What It's Like To Eat Like An NFL Offensive Lineman


If you were face-to-face with an offensive lineman from any given football team, it's likely they'd be standing at around 6-foot-4, 310 pounds. They’d also be shapely -- a pot-belly peering out from their jersey, indicative of a diet littered with cheeseburgers and pizza.

The reality is, these giants train and diet just as hard as any of the other athletes on the field. Every ounce of stamina they can muster is needed to stay on the field for every offensive play and hold down 280-pound men trying to sprint right through their human wall.

If you aspire to one day be part of the human shields that protect quarterbacks like Tom Brady, or Peyton Manning, it's not enough to just be a big, 300-pound dude -- you still have to be strong and athletic.


Taylor Lewan, offensive lineman for the the Tennessee Titans is 6-foot-8, 315 pounds, and told the NFL Network his diet is vital to his success as he tries to stay in shape and break the stigma of linemen just being "big fat guys."

Lewan showed a glimpse of his diet, saying he was big on carbohydrates and lean protein. That means a typical meal for him consisted of chicken, or fish, with a cup of rice and two cups of veggies. Lewan said he would eat about 150 grams of carbs a day, which is the equivalent of about seven Krispy Kreme donuts, granted his carbs probably have more nutritional value than seven donuts. While some athletes really try to eliminate carbs, the Titans' lineman said he used the macronutrient as energy to fuel him through his three-hour-a-day workouts. Christopher Mohr, a sports nutritionist out of the University of Massachusetts, said in a article that a lineman's nutrition is key to their strength. If you're a shrimpy 280-pound lineman and need to bulk up a bit, Mohr said the key is to slowly increase your calories to the point where you're eating an additional 500 more than usual. Like Lewan's diet, Mohr also recommended building lean body mass with lean proteins and whole grain foods. It can be as easy as adding things such as oatmeal, whole grain bread, tuna fish and grilled chicken to your diet.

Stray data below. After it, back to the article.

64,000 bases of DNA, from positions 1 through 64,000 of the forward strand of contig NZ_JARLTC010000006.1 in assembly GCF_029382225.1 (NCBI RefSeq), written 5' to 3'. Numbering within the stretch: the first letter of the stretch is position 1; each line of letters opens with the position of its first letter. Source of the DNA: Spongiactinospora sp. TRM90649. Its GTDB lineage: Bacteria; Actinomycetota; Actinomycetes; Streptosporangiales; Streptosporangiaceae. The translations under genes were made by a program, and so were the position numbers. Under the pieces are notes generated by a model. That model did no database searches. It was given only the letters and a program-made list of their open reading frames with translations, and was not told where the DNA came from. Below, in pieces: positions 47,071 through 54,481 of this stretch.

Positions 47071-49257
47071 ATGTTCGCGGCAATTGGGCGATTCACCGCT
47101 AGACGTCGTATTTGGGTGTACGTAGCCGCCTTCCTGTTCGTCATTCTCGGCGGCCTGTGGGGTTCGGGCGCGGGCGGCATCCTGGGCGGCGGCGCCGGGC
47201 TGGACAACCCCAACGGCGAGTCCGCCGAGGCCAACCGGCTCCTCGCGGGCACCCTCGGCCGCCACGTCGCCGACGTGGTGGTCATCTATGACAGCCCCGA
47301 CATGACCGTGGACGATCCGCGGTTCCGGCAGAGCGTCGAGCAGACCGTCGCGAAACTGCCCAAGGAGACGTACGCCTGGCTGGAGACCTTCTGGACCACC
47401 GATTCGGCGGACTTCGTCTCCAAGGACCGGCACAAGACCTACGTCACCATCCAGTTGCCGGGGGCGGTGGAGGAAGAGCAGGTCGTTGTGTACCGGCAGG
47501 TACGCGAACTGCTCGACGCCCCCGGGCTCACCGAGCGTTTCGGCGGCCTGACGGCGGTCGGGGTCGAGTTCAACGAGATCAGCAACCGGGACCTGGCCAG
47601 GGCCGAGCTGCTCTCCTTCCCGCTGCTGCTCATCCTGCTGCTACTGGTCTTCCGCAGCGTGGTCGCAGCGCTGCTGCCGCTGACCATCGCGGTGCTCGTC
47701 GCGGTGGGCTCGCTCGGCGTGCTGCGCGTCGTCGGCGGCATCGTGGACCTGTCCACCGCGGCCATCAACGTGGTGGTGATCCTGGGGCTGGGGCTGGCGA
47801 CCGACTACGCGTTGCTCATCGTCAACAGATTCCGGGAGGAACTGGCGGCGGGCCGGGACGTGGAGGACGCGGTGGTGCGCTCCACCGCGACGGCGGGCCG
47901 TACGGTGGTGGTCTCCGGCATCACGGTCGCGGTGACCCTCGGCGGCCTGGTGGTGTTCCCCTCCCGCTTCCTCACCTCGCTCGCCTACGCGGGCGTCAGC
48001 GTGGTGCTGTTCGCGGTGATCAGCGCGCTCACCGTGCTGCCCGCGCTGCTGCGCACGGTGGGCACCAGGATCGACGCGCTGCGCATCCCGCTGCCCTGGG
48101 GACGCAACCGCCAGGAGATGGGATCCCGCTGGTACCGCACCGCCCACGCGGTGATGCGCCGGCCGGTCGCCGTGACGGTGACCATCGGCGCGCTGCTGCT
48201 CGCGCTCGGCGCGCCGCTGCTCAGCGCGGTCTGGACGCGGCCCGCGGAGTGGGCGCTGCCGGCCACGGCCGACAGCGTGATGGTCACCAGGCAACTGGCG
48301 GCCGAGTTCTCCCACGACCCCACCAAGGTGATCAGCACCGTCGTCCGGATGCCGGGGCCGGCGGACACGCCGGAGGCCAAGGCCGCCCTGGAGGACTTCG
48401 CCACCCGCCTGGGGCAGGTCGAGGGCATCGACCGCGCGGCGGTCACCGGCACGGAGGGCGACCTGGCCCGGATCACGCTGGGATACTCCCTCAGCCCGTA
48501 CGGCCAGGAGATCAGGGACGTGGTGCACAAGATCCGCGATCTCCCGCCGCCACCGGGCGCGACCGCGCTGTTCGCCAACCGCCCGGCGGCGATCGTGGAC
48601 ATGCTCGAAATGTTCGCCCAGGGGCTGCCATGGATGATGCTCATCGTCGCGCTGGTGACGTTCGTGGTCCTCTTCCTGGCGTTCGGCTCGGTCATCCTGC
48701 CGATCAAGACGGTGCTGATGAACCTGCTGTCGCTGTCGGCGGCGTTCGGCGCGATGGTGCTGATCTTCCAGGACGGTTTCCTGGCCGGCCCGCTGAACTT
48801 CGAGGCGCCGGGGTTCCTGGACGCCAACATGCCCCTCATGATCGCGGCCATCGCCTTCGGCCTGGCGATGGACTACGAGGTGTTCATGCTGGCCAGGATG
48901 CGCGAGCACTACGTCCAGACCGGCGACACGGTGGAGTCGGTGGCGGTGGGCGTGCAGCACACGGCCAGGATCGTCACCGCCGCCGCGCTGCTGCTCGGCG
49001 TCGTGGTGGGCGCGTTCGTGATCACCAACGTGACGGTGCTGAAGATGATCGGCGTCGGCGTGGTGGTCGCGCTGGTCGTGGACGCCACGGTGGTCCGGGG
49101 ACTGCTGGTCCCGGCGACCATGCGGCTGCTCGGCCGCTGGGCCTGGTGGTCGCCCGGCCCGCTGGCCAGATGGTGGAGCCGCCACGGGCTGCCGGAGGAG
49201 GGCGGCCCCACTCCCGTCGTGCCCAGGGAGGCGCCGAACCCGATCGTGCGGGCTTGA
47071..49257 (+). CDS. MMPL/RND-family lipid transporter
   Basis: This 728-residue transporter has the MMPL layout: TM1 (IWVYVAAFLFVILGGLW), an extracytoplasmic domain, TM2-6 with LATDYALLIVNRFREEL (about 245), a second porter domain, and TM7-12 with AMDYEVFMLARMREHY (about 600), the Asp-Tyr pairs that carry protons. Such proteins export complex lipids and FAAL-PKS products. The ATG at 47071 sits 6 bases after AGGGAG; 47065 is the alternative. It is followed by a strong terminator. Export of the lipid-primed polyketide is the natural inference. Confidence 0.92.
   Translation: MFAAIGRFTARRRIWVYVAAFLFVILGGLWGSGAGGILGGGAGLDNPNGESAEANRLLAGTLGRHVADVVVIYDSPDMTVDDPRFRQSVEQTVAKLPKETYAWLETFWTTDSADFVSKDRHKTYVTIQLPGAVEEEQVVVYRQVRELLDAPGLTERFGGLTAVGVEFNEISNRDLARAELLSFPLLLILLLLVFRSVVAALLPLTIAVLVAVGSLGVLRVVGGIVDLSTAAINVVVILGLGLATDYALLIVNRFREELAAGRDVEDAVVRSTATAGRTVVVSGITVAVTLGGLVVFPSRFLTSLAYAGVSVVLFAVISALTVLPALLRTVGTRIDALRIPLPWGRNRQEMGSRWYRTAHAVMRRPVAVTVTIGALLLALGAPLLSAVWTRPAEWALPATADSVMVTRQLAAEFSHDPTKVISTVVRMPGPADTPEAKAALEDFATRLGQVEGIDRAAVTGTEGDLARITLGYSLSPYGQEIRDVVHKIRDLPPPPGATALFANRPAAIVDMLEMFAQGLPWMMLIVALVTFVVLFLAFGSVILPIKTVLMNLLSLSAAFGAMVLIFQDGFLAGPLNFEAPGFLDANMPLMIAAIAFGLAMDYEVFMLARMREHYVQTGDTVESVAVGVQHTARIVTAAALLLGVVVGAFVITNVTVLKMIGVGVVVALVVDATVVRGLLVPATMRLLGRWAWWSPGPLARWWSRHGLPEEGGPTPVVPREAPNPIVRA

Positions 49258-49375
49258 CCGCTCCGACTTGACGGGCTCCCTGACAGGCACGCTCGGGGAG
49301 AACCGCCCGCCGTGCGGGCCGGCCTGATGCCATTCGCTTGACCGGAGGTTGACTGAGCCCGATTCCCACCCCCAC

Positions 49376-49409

So what does the lineman's typical diet look like in calories?

The USDA recommends that active males between the age of 19-35 (the average retirement age for an NFL player is 30) consume 3,000 calories a day.

A.Q. Shipley of the Arizona Cardinals is 6-foot-1, 307 pounds, and told Bleacher Report that with all the running and working out he does, he has to consume about 5,000 calories a day to keep the weight on.

Let that sink in for a second. Their workouts are so intense that these hulking men have to eat an extra 2,000 calories than the average active male just to maintain that massive frame.


In the offseason, some of the linemen like to stick together by training with former NFL lineman LeCharles Bentley in Chandler, Arizona.

Bentley has a training program for current offensive linemen and according to Grantland, he even provides a food truck at these camps where the players get a curated breakfast, lunch and dinner from local catering service Sandra Dee's Certified Creole.


For breakfast, the big boys in this camp enjoy a build-your-own omelette with four slices of applewood-smoked bacon on the side. For lunch they linemen eat two, yes, TWO eight-ounce chicken breasts. That's a whole pound of chicken just for lunch, with a spicy red sauce and vegetables on the side. Their dinner gets a little bigger. The 300-pound athletes chow down on not one, but two 10-ounce steaks. That means in a week, they'll eat 8.75 pounds of steak, which is like eating a newborn baby for dinner every week.

So the secret's out on these guys. They have to diet and exercise just like everyone else -- they just happen to be a little bigger than everyone else.

Next time you're watching a game and see these guys wrestling down the opposition and creating an impenetrable wall, you'll know it took a lot of hard work and avoidance of a lot of delicious food to get that massive.